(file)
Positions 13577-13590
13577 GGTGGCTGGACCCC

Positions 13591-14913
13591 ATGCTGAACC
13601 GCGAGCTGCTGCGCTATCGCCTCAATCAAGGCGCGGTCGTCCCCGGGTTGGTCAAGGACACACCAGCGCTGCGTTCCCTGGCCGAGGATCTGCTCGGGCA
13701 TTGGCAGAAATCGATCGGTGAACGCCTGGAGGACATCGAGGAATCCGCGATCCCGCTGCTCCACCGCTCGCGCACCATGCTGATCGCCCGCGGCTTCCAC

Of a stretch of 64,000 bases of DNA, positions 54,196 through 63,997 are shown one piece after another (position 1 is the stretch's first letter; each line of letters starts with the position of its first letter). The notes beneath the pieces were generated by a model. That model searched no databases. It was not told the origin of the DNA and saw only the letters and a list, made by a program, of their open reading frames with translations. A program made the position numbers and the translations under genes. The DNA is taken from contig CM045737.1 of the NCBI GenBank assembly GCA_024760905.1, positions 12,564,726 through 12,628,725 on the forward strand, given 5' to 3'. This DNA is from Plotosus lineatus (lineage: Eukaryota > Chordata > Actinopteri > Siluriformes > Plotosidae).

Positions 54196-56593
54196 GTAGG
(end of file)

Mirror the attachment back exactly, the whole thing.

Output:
Positions 13577-13590
13577 GGTGGCTGGACCCC

Positions 13591-14913
13591 ATGCTGAACC
13601 GCGAGCTGCTGCGCTATCGCCTCAATCAAGGCGCGGTCGTCCCCGGGTTGGTCAAGGACACACCAGCGCTGCGTTCCCTGGCCGAGGATCTGCTCGGGCA
13701 TTGGCAGAAATCGATCGGTGAACGCCTGGAGGACATCGAGGAATCCGCGATCCCGCTGCTCCACCGCTCGCGCACCATGCTGATCGCCCGCGGCTTCCAC

Of a stretch of 64,000 bases of DNA, positions 54,196 through 63,997 are shown one piece after another (position 1 is the stretch's first letter; each line of letters starts with the position of its first letter). The notes beneath the pieces were generated by a model. That model searched no databases. It was not told the origin of the DNA and saw only the letters and a list, made by a program, of their open reading frames with translations. A program made the position numbers and the translations under genes. The DNA is taken from contig CM045737.1 of the NCBI GenBank assembly GCA_024760905.1, positions 12,564,726 through 12,628,725 on the forward strand, given 5' to 3'. This DNA is from Plotosus lineatus (lineage: Eukaryota > Chordata > Actinopteri > Siluriformes > Plotosidae).

Positions 54196-56593
54196 GTAGG